National Academy of Sciences endorses genome editing ‘with caution’

Photo credit: NPR

Photo credit: NPR

By Kayla Britt, MST Editor

An expert panel from the National Academy of Sciences and Medicine issued a statement on Feb. 14 advocating for the use of gene editing in cells that could be used to create embryos specifically for therapeutic purposes.

Although genome editing, typically using molecular “cutting” mechanisms like CRISPR/Cas9, is not currently ready to be used in humans, the technology could be up to speed in the not so distant future.

In December of 2015, a summit was held for scientists, ethicists and lawyers to create guidelines for the use of gene editing in humans.

The takeaway from the meeting was a recommendation to restrict research that uses genetically modified embryos to create a baby. The editor in chief of one of the most prestigious scientific journals, Nature, was quoted saying that the journals have rejected papers on gene editing due to ethical concerns. Some of the major ethical concerns surrounding human genome editing are the question of whether embryos have human rights as well as whether genome editing could lead to social inequality and discrimination.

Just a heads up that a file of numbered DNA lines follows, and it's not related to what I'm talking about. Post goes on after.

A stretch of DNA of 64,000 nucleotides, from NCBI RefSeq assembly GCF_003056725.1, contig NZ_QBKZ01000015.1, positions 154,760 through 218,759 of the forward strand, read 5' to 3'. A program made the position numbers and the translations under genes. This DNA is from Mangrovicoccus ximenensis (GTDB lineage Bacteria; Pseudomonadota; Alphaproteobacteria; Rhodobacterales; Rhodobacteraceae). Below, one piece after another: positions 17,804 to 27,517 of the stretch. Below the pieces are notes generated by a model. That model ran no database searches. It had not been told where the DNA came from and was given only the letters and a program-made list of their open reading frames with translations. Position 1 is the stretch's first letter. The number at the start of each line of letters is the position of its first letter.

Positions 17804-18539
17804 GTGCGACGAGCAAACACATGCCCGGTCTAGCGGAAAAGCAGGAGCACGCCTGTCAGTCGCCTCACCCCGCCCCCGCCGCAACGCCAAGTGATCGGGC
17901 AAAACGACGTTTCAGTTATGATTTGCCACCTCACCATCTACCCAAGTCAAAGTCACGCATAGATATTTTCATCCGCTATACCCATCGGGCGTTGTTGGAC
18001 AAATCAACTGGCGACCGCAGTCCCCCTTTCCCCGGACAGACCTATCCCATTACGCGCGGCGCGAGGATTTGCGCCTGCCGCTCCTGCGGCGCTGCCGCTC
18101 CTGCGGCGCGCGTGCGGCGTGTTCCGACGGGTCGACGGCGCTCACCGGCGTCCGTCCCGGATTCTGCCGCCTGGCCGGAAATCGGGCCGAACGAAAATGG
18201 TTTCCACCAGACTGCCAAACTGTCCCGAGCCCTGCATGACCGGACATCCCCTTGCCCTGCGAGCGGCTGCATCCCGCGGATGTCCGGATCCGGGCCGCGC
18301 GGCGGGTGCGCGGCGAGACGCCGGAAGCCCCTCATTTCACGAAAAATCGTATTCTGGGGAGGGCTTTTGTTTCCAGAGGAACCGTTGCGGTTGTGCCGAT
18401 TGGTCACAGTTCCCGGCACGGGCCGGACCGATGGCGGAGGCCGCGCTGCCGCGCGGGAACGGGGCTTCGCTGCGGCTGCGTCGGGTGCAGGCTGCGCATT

The statement issued by the NAS could shift the tide of opinion on gene editing. Currently, researchers in the U.S. are not allowed to conduct clinical trials on genome editing, although this type of research is being done in other countries.

Recently, a procedure was done in Mexico by an American team to create a three-parent baby (the mitochondrial DNA came from a separate donor due to faulty maternal mitochondrial DNA). Although the report does not directly influence policy, local and foreign governments often pay attention to their recommendations. Moving forward, drawing the line between therapy and enhancement will be a growing challenge.

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